Turning work into a game is serious business
Gamification can help engage employees in their benefits, wellness, and other crucial areas. It’s a simple concept: When you make work fun, you can improve both productivity and employee morale.
Increasingly, employers are accomplishing this by using gamification strategies. Gamification plays on employees’ competitive instincts and often incorporates the use of rewards to drive action. Rewards typically include:
- Virtual rewards, such as points, badges, discounts, and free gifts.
- Status indicators, such as friend counts, leader boards, achievement data, progress bars, and the ability to “level up.”
- Real rewards, such as gift cards and payments.
This practice is perhaps most popular with sales teams, in which participants, for example, might receive points or earn badges for calling customers, holding sales meetings, watching training videos, and performing other important tasks. You can read countless articles in business magazines about how gamification has motivated teams and knocked sales goals out of the park.
But gamification goes far beyond the sales function. Think of the most neglected activities at work that are nevertheless essential for your organization. Learning about and selecting employee benefits would be high on the list for many employers. Keeping fit and engaging your employees to participate in your organization’s wellness program is another area ripe for gamification.
The future of gamification
The technology consulting firm Gartner has projected 50% of corporate innovation will be “gamified” by 2016. Another consulting firm, Deloitte, cited gamification as one of its “Top 10 Technology Trends for 2014,” predicting: “Serious gaming simulations and game mechanics such as leader boards, achievements, and skill-based learning are becoming embedded in day-to-day business processes, driving adoption, performance, and engagement.”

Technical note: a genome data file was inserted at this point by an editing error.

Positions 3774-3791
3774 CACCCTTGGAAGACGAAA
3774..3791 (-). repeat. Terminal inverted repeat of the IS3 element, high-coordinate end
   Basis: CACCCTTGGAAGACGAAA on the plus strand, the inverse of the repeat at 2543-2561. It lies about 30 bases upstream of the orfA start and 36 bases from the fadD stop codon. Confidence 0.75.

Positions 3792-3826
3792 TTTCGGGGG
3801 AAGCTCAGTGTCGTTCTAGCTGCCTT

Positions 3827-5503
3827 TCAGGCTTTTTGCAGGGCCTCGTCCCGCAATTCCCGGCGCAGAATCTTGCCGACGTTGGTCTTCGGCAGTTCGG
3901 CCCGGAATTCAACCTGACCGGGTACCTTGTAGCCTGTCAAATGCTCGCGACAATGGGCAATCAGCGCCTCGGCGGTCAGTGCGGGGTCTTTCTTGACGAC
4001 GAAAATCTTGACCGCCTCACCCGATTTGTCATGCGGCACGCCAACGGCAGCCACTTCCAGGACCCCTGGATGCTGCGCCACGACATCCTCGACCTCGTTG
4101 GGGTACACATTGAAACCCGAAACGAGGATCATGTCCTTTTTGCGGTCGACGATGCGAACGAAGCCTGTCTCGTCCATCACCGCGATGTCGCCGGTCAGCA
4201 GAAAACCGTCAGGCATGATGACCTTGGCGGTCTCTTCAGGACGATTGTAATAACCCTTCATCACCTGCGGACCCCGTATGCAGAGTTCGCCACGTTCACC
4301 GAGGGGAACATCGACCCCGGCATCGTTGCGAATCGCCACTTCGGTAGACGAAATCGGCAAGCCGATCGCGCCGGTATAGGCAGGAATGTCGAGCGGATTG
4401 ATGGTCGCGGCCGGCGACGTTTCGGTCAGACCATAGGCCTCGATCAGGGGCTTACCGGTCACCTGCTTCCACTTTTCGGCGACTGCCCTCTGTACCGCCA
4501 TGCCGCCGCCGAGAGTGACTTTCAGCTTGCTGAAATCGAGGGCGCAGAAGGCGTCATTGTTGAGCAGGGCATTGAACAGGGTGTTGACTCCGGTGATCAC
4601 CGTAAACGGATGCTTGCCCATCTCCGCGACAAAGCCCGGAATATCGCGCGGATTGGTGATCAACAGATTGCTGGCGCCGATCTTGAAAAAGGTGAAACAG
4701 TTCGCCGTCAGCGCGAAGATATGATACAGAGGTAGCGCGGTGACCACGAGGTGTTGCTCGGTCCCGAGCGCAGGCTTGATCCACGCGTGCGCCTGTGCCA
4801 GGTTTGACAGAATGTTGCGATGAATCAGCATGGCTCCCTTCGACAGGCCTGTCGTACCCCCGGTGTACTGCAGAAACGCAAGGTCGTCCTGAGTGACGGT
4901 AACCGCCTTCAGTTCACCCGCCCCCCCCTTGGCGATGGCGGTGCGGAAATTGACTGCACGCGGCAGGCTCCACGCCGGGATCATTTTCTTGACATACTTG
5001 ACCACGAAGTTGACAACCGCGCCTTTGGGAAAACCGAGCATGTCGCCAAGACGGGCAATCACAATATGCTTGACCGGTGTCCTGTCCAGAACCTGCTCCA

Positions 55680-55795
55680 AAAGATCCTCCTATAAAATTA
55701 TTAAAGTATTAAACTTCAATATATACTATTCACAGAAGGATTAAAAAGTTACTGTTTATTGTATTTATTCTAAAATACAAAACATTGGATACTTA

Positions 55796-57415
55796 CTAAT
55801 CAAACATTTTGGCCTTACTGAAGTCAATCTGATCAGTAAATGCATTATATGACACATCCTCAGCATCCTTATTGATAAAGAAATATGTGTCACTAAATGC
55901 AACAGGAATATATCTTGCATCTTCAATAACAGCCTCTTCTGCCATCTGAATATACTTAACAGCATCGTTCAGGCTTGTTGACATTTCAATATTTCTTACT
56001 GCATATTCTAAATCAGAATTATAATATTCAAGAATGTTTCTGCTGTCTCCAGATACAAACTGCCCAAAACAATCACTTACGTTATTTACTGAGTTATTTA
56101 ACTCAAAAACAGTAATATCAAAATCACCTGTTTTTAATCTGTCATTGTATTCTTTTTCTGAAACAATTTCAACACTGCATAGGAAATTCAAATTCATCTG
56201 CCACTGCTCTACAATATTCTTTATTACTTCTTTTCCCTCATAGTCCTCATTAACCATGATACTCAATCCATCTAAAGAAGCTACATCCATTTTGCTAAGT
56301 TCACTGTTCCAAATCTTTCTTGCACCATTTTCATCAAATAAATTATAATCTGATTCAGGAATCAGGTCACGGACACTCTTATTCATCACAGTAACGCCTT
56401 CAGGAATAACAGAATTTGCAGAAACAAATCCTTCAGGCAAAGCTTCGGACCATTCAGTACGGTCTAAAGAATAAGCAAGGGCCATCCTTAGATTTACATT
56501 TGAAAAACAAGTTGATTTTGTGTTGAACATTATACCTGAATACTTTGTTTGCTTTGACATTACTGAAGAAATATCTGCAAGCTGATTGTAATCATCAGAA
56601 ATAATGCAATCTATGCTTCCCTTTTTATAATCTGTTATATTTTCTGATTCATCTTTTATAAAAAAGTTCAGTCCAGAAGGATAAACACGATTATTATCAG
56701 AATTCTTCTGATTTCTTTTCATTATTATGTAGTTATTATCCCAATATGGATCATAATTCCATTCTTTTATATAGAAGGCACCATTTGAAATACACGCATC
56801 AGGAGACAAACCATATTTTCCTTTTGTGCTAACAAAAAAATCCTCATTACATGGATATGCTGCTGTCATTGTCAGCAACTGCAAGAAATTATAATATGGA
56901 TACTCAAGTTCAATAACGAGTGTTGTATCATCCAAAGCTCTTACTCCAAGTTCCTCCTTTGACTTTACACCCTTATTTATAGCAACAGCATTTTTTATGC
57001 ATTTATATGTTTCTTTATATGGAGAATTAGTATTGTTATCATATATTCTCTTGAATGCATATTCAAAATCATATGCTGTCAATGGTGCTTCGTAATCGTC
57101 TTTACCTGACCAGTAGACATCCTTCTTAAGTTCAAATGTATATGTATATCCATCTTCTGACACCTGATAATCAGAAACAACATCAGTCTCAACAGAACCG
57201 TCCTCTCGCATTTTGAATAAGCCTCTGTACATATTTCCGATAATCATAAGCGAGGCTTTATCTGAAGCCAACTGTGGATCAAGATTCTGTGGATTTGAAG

The Pew Research Center’s Internet and American Life Project surveyed technology experts, and 53% agreed with this statement: “By 2020, there will be significant advances in the adoption and use of gamification. It will be making waves on the communications scene and will have been implemented in many new ways for education, health, work, and other aspects of human connection, and it will play a role in the everyday activities of many of the people who are actively using communications networks in their daily lives.”
Employers who want to apply game-like mechanics to their employee benefits education, wellness activities, and other areas would do well to focus on the following tips.
- Have a measurable goal. Focus on encouraging a specific behavior. If, for instance, you want to familiarize employees with all of their health plan options, reward users for viewing educational presentations by giving them points every time they do it.
- Focus on things people already want to do. Your best starting point for gamification is to reward a behavior that’s already happening.
- Measure the change. Track the desired behavior before and after gamifying it, so that you’ll know whether the gamification is working. Many experts emphasize the importance of data tracking in gamification strategies.
- Reward large and small accomplishments. A good game-like experience measures and rewards small accomplishments in addition to big ones. When you recognize people for completing incremental goals with badges and points, you encourage them to keep going. When you reward people for accomplishing larger goals, you remunerate them when they succeed.
- Make it social. Whether within a closed environment such as a wellness challenge or a more open environment like the company intranet, giving people the opportunity to share their accomplishments adds meaning and significance to their achievements. Social interaction creates a healthy competition among participants, which feeds into the psychology of competition. People enjoy competing with their colleagues and peers. But most of all, gamification is a tool that can help make a change in behavior fun and interactive.
Ultimately, effective gamification takes real work. It's a solution that should be customized to your organization and goals.
Scott Fuller is RHU – SVP and Employee Benefits Practice Group leader at Associated Financial Group
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